An abstract is a condensed statement of the contents of a paper. It is a microcosm of the whole that precedes the paper (report, literature review, etc.) and stands alone, completely independent of the paper.
- An abstract helps busy readers keep up-to-date in their fields by giving them an overview of an entire paper. They can then decide whether they need to read it.
- An abstract is a useful tool for library research. It helps the researcher decide if the paper abstracted is relevant to the topic he or she is researching.
- An abstract helps the reader understand a topic because it provides an overview of the whole paper.
The length of an abstract varies depending on the length of the paper and where the abstract appears; each journal, abstracting index, and instructor has different requirements. As a general rule, an abstract will be 50 to 150 words, approximately 1% to 3% of the paper, but is seldom more than two thirds of a page.
- Descriptive (Indicative). A descriptive abstract takes the table of contents approach: it cites the topics the paper discusses without providing details. For example, if the paper recommends some course of action, the abstract may merely state that the paper makes recommendations for future action.
- Informative. An informative abstract summarises the main points of the paper and gives the most significant details from each section. The abstract of a report, for instance, would briefly state the specific purpose of the report as well as briefly sketch the procedures used, the most significant results, and the main conclusions and recommendations.
An abstract is written in complete sentences which form paragraphs; it is not written in point form or telegraphic style. Both the first person (I, we) and the passive voice (It was shown that…) are seldom used. A good abstract also maintains the same attitude to the subject (the same tone, point of view and emphasis) as the author of the paper does.
Writing an abstract
- If you are writing an abstract of your own paper, begin writing the abstract only when you are satisfied your paper is well organised and complete. If you are writing an abstract of someone else's paper, read it carefully at least twice to make certain you understand its key points.
- Underline the key words and sentences which are often signalled by transitional markers: carefully examine headings, topic and concluding sentences of paragraphs, such transitional devices as ‘first,’ ‘second,’ and ‘third,’ and keywords that indicate comparison or contrast (for example, ‘best,’ ‘foremost,’ ‘central,’ ‘crucial,’ etc).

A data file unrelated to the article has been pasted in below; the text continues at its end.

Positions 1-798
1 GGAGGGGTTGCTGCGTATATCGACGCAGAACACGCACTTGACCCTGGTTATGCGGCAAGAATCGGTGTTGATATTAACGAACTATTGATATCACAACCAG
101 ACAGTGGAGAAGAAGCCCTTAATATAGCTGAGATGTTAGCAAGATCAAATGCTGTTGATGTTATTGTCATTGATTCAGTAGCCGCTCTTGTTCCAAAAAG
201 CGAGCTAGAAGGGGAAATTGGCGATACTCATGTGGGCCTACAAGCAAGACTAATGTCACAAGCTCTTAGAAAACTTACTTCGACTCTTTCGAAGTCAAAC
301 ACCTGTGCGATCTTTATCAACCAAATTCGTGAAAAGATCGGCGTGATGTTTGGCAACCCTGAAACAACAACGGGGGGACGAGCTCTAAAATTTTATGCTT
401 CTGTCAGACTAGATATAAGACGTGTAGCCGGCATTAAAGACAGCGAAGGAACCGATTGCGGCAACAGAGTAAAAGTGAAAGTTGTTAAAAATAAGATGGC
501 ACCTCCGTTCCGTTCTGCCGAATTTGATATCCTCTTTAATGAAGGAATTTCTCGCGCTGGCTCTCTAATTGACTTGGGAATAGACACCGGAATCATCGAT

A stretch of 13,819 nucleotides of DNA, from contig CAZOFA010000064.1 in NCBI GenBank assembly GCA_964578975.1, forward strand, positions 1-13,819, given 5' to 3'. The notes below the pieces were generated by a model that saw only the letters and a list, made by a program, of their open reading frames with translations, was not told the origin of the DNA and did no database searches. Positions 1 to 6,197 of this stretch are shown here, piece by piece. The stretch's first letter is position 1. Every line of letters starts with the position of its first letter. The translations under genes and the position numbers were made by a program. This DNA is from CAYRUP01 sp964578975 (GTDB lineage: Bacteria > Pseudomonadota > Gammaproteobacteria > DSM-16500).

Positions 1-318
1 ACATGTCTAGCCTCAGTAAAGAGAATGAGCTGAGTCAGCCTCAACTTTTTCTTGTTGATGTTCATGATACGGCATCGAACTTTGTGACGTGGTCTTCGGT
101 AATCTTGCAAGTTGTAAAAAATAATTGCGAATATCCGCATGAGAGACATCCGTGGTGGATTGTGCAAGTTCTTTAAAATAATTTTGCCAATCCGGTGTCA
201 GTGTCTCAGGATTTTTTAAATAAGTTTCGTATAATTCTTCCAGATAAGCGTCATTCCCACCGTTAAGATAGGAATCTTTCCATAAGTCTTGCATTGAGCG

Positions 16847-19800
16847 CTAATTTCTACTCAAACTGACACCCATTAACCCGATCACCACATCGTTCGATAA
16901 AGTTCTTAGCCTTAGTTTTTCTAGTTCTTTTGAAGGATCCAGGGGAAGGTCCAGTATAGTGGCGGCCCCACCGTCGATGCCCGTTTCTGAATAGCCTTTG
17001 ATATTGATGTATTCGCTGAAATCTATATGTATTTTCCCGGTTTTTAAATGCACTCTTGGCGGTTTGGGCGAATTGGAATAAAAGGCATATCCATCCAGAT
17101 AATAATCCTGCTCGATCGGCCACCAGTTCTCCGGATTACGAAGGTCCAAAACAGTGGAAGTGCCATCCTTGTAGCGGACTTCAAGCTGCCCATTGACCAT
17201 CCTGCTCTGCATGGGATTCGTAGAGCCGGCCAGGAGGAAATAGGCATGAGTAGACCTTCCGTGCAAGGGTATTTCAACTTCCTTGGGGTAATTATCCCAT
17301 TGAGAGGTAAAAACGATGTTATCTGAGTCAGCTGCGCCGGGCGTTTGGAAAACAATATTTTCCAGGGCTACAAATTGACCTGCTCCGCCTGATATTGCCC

- List the main points you have drawn from your close reading of the paper. Take care to maintain the same emphasis as that of the original paper. Check the table of contents (if one exists) or the outline (if you are abstracting your own paper) for the main points of the paper.
- Summarise each section in a sentence or two.
- Draft the abstract. Avoid including opinions, examples, details and explanations. Eliminate all phrases such as “noted in,” “as shown by,” or “for example”.
- Let the abstract sit for as long as possible without reading or editing it.
- Revise the abstract. Try to reduce it by cutting it in half. Condense points by combining then and eliminating any repetition.
- Use your own words as much as possible. If you borrow words, phrases, or whole sentences, you will find your abstract will be to long and awkward.
- Eliminate all references to tables, figures, or sources found in the reference list of the original paper. Your abstract must be completely independent of the paper.
- Check the final draft to see if it logically, effectively and accurately condenses the original paper. Make sure your abstract is useful and readable.
An abstract and a summary are the same thing: a short version of some longer writing. Generally, however, ‘abstract’ is used to denote an even shorter summary.
The Effect of Individualisation of Land Title on Māori Tribal Society
Dr J Dawick
39.107 Applied English
Each traditional right of ownership of ancestral Māori land bears an essential relationship to its occupation. Alienation of tribal land and individualisation of titles have led to difficulties in administering and using the remaining remnant of traditional Māori land. These same ills have also posed serious threats to the viability of tribal communities and hastened the dispersion of hapu members to non-traditional and urban areas.